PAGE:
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COVID-19: To Beat the Malaise, Spend Time In Nature

COVID-19 has many of us feeling cooped up. As a kid, my parents kicked me out of the house every Saturday and Sunday morning. And most evenings, too. The line was always the same:

“Go get some fresh air!”

This upcoming March 17th, 2021 will mark the 1-year anniversary of the first COVID-19 lock-down in Canada. It’s been a year of staying home, social distancing, and wearing masks. We’re all tired of this. Fresh air has become quite the commodity.

In Canada, the best solution is to go out into nature. If you’re lucky enough to have a boat of your own, nothing will get your mind off of the pandemic faster than getting out on the water.

Or as my parents would say:

“Go get some fresh air!”

But even if you don’t have a boat, there’s no reason not to head outside.

Manitoulin Island, where people know how to beat the COVID-19 malaise.

Bridal Veil Falls, Manitoulin Island. Credit: t.wurdemann

Escape the Pandemic: Benefits of Spending Time With Nature

The science on this is solid. Spending time with nature, by walking in the forest or going boating, is healthy for you. Even putting aside the benefits of physical movement and exercise, merely getting fresh air is known to:

It’s almost as if nature is trying to provide us with a custom solution for COVID-19 malaise. Studies have shown that the pandemic has impacted people well beyond the direct medical effects of the virus. Over the past year, people have been reporting:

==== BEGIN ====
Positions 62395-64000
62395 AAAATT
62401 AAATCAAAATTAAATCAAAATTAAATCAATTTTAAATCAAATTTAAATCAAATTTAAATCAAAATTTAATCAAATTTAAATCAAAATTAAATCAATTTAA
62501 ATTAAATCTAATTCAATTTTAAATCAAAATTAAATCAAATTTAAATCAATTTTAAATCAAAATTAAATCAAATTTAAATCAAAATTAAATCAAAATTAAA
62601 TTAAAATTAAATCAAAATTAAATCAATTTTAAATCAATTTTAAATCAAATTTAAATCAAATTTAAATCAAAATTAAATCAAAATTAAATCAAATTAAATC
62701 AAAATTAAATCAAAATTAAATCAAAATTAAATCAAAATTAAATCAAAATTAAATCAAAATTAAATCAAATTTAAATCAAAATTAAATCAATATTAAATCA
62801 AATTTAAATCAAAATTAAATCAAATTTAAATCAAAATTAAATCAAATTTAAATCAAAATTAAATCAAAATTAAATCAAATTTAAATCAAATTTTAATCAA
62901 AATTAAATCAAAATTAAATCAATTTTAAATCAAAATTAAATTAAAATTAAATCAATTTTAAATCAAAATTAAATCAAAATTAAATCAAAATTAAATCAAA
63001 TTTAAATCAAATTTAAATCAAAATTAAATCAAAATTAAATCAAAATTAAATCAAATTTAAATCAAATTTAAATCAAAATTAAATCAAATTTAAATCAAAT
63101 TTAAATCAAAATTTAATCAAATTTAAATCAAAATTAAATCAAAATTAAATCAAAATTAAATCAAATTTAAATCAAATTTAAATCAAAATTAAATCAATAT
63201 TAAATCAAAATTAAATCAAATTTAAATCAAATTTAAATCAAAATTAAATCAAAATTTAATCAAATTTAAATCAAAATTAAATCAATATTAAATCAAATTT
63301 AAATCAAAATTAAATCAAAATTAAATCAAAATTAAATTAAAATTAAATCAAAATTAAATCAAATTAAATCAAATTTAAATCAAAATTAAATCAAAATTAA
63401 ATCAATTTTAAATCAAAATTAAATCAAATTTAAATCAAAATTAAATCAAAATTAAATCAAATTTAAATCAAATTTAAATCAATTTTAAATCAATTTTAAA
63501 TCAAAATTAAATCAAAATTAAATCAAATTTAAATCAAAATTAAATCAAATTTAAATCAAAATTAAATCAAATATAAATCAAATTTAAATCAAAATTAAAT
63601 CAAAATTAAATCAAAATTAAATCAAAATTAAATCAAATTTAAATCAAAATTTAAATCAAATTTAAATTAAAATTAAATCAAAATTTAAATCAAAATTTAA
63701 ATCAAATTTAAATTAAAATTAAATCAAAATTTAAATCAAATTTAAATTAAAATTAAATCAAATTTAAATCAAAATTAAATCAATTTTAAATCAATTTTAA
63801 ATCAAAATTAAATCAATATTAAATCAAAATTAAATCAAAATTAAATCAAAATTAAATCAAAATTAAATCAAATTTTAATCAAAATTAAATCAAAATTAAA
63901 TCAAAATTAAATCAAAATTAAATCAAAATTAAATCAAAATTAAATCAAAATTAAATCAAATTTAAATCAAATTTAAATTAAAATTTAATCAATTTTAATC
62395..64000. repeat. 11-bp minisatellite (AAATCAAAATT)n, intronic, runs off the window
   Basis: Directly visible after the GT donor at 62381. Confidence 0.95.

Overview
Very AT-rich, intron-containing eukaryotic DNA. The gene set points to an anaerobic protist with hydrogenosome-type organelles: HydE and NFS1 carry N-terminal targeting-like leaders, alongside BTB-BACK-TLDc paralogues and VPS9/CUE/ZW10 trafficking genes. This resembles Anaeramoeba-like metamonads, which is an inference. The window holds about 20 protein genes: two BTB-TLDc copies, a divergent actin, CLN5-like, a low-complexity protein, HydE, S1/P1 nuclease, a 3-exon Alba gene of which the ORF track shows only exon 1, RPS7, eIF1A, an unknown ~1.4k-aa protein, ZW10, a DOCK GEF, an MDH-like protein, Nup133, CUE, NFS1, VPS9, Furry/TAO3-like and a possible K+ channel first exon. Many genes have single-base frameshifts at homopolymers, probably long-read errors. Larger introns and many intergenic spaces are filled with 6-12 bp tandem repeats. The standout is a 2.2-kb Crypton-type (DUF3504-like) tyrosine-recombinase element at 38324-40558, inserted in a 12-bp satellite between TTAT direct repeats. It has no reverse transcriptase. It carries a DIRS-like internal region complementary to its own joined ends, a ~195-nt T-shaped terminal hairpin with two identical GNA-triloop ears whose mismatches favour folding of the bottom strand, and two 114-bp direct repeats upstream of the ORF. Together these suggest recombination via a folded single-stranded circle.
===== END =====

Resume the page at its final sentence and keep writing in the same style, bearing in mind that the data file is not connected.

• Worse sleep quality
  • More stress
  • Higher blood pressure
  • More discontentment and instances of depression
  • Decreased ability to focus
  • Great reliance on pharmaceutical medicines

While there is no catch-all solution to all of this, you’d be hard pressed to find anything more sustainably effective in treating COVID-19 malaise than simply getting outside.

“Go get some fresh air!”

How to Spend Your Time In Nature

For most of Canada, if you want to get into nature, pick a direction and start walking. We’re surrounded, and COVID-19 doesn’t fair well in wide open spaces.

  1. Go for a walk. (Or snowshoe. Or cross-country ski.)
  2. Get out on the water. (We can help.)
  3. Bring a camera. One of the best ways to appreciate nature is to start paying attention to which parts of it are photo-worthy. (Hint: It’s all of it. It’s all photo worthy.)
  4. Set a goal. If you’re not accustomed to venturing out into nature, you might struggle to feel motivated. So pick a goal, such as walking 5 km or reaching a certain destination or trying a new activity.
  5. Forget your goals! The best times in nature are when you lose yourself in the experience. Getting “into the zone” like this is a great way to forget about the pandemic.
  6. Pack a picnic. Every trip into nature is instantly gifted with a destination if you bring a picnic. (The destination is wherever you plan on picnicking.)
  7. Spend the night. Bring a tent and a sleeping bag.
  8. Plant a garden. Whether it’s on your patio, a dedicated window sill, or in your yard, getting your hands in the dirt is a great way to reconnect with nature without leaving home.
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